“Euphoria” is practically revolutionary
Teen dramas have captivated television audiences for decades. From 90210 to Dawson’s Creek to Riverdale, we are allured by good-looking teenagers (typically played by baby-faced twentysomethings) and the intrigue that surrounds them. But with the exception of core fans, viewers reduce teen dramas to a “guilty” indulgence. Almost as if the high school subject matter is too low brow or mass-market to admit a fondness towards it. But then came Euphoria.
The HBO phenomenon, Euphoria, is not only popular but it has successfully eclipsed the genre. Although a show about young people, it’s viewership is hardly limited to youth—fans of the show are internationally vast and multicultural, and there is data to back that up: not only is it the most tweeted about TV show of the decade (a huge accomplishment considering we are living in the age of TV series), it is also the second most successful HBO show ever after Game of Thrones. That’s monumental. So why is Euphoria so appealing?
On paper, the characters on Euphoria might seem pretty standard: alpha male jock-slash-douchebag, hot cheerleader girlfriend, troubled-but-likeable underdog. But don’t let the surface level details fool you, Euphoria is not only in a different class but, at least in terms of teen entertainment, one can make the argument that it’s revolutionary.
Firstly, the cinematography is inventive and exceedingly stylish—which makes watching it from an aesthetic and photographic perspective alone a cathartic pleasure.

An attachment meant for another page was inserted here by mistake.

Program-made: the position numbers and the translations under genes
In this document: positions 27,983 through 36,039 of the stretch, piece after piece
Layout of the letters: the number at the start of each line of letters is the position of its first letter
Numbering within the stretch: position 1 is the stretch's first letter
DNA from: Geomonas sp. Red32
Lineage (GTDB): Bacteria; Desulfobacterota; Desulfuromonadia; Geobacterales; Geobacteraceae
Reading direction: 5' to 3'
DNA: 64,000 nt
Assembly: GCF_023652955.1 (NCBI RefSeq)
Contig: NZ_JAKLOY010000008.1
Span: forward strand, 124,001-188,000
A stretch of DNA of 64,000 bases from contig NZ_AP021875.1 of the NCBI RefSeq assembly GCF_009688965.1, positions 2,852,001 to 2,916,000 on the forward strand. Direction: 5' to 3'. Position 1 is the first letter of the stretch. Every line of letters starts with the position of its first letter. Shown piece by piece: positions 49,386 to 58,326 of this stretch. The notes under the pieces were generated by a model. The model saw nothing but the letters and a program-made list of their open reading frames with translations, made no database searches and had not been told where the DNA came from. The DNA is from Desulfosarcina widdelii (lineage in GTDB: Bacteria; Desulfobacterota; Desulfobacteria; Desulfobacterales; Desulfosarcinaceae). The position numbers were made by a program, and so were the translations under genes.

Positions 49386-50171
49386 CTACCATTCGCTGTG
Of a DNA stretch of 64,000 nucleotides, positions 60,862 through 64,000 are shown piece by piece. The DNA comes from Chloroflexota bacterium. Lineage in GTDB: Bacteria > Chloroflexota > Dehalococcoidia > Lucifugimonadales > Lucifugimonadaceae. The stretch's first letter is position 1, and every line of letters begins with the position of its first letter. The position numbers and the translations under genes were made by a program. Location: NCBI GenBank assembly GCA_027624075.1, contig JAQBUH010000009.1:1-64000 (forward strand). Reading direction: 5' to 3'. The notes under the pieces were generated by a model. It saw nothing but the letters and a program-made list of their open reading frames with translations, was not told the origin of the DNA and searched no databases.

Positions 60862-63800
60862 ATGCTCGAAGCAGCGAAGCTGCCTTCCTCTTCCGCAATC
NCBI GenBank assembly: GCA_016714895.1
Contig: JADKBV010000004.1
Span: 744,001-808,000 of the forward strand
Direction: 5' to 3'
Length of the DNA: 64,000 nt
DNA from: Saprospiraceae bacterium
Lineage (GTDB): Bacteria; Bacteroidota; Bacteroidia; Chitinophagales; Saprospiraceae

The onscreen fluctuation between reality and Lexi’s meta, big-budget high school play, for instance, was visually seamless and thoughtfully executed. The indie-dominant soundtrack, too, was carefully curated to make the viewing experience persistently atmospheric. At times, it felt less like a TV show and more like an experimental high fashion ad campaign. The pessimist might make the argument that Euphoria is more style than substance, but this is hardly the case (more on that later).
The casting also is commendably diverse, another potential reason for its wide-reaching relatability. Unlike other shows of its category, where leads are often white males, Euphoria’s cast is led by Rue (expertly portrayed by Zendaya) a woman and POC. Her on-again, off-again, love interest is Jules (Hunter Schaefer), a trans woman both in the show and real life. Dominic Fike, a major character in season two, is of black and Filipino heritage. Then there’s the casting of Angus Cloud as gentle drug dealer and crowd favorite, Fezco. A casting agent plucked Angus, a California native, off the street in Manhattan; he was working at a chicken and waffles restaurant at the time. Like his character, he was a real-life underdog before this fateful New York encounter.
Euphoria touches on serious themes like addiction, toxic masculinity, sexuality and mental health struggles—boldly venturing into territory few shows (teen or otherwise) have dared to go. Sure, there are drugs (often glamorized) on TV, but to witness Euphoria’s depiction of addiction and loneliness in its most graphic and agonizing form is another thing. We experience this, almost crushingly, with Rue in E5S2. We empathize with Rue despite her shortcomings.
There are certainly moments when Euphoria becomes difficult and uncomfortably visceral and heavy—but at this point, it’s too late, we can’t seem to look away. The creators have us effectively hooked.
Now, we have to wait two years for a third season. Until then, there will be a tangible void. The finale was outstanding but some questions still linger on Twitter, namely: Does Rue still owe that lady money?
Words Art Vandelay
Art Macky Arquilla